March 19, 2017 - April 11, 2018
Timothy Stanley (b. 1984) is a visual artist from New York, NY. He graduated with a B.A. in English Literature and Creative Writing from Columbia University. The primary focus of Stanley's artistic practice is the long-term sculpture project Ursula. He is also currently at work on his second novel, Maiastra: A History of Romanian Sculpture in Twenty-Four Parts by Dr. Igor Gyalakuthy, the chapters of which are published serially by The Miami Rail. Stanley is also a professional sculpture fabricator and art handler, and lives and works in Paris, France.
Ursula: a network of aesthetic experiences elicited through formal analysis of an evolving series of abstract, sculptural studies; a three-dimensional narrative, one that is simultaneously a story about and a representation of a biological organism in space.
A few years ago I began working on a series of sculptural sketches of a physically and mentally disabled young woman. At the time, I was interested in how the biological construction of a human body colors its experience in the world, and if a specific construction could produce a truly modern person/experience. As my studies for this young woman grew in number, they became more and more abstract, and began to develop into their own aesthetic language. Artistic studies hold value differently than finished works of art do. They share a purpose (the theoretical final work for which they are studies), and so are connected to one another through their similarities to this work, and through their differences from one another. The rhythmic communion of these similarities and differences is linguistic, and, over time, creates in the minds of viewers of these studies a kind of synaptic network of sensory experiences. I call this network Ursula.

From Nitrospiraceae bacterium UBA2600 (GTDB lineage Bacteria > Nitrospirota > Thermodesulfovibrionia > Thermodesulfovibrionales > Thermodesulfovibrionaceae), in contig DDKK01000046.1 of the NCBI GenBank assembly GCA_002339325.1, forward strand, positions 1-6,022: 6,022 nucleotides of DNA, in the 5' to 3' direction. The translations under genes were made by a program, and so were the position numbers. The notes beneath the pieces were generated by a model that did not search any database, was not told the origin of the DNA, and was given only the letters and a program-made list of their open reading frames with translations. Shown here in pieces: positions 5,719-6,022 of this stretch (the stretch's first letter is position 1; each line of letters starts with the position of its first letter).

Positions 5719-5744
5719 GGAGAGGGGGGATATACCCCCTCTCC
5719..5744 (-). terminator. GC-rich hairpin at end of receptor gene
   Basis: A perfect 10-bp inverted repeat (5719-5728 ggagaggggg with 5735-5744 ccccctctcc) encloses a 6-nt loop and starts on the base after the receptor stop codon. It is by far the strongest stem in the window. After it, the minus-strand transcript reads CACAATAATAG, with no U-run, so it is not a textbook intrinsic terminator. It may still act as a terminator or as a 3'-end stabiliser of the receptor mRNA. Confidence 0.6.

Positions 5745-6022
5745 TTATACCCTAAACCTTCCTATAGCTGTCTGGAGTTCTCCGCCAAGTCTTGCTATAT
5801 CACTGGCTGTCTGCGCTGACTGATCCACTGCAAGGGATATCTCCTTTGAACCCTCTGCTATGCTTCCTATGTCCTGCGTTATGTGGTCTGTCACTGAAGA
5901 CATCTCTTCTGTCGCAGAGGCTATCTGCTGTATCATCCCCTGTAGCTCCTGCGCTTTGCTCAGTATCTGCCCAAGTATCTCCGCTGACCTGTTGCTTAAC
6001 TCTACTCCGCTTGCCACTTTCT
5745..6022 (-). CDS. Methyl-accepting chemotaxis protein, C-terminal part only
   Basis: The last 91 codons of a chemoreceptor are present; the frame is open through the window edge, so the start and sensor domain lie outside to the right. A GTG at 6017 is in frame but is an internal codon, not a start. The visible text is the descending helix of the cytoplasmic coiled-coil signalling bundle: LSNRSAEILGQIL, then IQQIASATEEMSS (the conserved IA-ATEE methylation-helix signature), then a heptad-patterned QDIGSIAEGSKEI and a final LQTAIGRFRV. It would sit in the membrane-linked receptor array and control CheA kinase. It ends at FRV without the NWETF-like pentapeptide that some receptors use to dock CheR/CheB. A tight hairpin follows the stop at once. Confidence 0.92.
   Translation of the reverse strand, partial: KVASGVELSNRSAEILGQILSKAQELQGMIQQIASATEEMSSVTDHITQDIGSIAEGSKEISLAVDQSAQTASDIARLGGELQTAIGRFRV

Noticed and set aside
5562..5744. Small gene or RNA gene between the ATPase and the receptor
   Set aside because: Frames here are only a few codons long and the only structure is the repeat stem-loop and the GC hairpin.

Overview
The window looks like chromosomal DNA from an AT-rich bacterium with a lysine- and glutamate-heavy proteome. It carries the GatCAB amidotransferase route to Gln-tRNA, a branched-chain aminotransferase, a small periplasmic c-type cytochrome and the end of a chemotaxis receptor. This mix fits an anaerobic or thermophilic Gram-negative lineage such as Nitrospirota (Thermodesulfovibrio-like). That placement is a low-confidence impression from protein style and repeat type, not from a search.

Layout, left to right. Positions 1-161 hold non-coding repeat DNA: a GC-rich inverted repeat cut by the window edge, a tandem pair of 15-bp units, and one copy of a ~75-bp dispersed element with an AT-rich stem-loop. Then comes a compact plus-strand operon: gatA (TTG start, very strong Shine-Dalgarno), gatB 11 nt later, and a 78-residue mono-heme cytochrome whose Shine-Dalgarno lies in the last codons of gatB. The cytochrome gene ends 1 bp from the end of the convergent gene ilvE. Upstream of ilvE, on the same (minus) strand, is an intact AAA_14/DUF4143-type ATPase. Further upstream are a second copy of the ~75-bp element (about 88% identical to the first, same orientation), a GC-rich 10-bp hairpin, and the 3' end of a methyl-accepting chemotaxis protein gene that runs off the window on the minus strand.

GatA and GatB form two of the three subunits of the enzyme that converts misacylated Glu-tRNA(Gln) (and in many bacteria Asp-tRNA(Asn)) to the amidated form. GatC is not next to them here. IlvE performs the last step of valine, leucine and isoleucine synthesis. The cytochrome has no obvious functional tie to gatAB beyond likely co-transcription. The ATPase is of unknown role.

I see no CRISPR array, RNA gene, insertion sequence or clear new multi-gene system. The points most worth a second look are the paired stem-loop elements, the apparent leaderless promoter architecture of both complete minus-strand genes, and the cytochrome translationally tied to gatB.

My hope is that the gradual strengthening of this network through the production of increasingly ambitious works of sculpture will make it impossible to define Ursula as anything other than a Narrative. This Narrative will be abstract. It will be non-linear. It will demand sensory and emotional responses rather than simply intellectual ones. And it will allow for structures far more sophisticated than traditional, time-based linear arcs. Using this system, a Narrative can be built as an object, an action, a thought process or, as in the case of Ursula, a human body.
Research and development of the elements of Ursula make up the majority of my single-work practice, and have for the last five years. In addition to a series of guest lectures on the theory of Ursula, the first of which premiered at the Institute of Contemporary Art Miami in 2016, I hope to begin exhibiting combinations of the works in order to invite critical discussion to explore the potential of these sculptures and their structuring idea.
Artist's Website: https://www.ursula.art/